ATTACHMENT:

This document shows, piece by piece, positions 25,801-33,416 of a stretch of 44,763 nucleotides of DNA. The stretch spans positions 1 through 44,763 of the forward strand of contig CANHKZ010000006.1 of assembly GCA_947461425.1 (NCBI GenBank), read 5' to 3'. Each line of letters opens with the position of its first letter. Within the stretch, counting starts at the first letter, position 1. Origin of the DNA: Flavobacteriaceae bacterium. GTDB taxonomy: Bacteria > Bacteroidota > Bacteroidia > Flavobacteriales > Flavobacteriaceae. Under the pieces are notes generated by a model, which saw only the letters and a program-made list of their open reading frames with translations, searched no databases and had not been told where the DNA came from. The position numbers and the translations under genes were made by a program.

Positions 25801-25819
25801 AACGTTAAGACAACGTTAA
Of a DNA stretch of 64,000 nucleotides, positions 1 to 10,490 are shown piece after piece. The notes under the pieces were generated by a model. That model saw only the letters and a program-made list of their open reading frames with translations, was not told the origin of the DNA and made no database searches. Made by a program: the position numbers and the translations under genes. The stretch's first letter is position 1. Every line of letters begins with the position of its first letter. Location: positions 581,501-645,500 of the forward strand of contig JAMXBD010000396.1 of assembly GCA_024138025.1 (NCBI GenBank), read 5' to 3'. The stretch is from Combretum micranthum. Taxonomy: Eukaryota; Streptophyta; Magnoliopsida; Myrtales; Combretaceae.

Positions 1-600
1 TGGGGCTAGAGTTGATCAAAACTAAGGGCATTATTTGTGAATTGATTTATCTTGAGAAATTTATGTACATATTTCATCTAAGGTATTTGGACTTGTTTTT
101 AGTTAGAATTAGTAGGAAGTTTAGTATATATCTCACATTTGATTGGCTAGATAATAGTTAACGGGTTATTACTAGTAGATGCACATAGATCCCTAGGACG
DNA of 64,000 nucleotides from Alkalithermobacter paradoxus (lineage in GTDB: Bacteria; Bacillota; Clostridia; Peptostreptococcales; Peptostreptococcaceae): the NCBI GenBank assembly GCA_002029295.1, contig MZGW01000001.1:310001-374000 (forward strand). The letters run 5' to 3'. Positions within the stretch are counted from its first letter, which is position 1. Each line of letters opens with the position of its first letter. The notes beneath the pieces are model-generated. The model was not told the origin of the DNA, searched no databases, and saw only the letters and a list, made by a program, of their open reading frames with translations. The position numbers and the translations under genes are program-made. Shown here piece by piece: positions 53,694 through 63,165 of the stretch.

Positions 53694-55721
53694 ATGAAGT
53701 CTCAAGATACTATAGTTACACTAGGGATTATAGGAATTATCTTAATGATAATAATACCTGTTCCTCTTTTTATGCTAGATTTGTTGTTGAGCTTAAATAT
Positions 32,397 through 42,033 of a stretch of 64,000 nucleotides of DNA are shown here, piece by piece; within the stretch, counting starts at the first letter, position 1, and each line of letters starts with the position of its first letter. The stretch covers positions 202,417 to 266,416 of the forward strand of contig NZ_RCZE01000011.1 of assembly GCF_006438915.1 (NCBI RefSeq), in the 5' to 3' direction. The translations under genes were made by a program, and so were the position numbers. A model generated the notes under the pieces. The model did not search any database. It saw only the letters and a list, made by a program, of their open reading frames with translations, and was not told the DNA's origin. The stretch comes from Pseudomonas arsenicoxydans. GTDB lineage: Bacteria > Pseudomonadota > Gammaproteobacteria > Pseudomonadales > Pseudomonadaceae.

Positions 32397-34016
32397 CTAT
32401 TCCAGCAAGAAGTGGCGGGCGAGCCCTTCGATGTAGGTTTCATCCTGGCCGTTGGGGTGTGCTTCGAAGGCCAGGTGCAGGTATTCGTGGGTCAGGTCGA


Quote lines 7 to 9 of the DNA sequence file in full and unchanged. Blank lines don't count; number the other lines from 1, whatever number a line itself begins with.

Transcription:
101 AGTTAGAATTAGTAGGAAGTTTAGTATATATCTCACATTTGATTGGCTAGATAATAGTTAACGGGTTATTACTAGTAGATGCACATAGATCCCTAGGACG
DNA of 64,000 nucleotides from Alkalithermobacter paradoxus (lineage in GTDB: Bacteria; Bacillota; Clostridia; Peptostreptococcales; Peptostreptococcaceae): the NCBI GenBank assembly GCA_002029295.1, contig MZGW01000001.1:310001-374000 (forward strand). The letters run 5' to 3'. Positions within the stretch are counted from its first letter, which is position 1. Each line of letters opens with the position of its first letter. The notes beneath the pieces are model-generated. The model was not told the origin of the DNA, searched no databases, and saw only the letters and a list, made by a program, of their open reading frames with translations. The position numbers and the translations under genes are program-made. Shown here piece by piece: positions 53,694 through 63,165 of the stretch.

Positions 53694-55721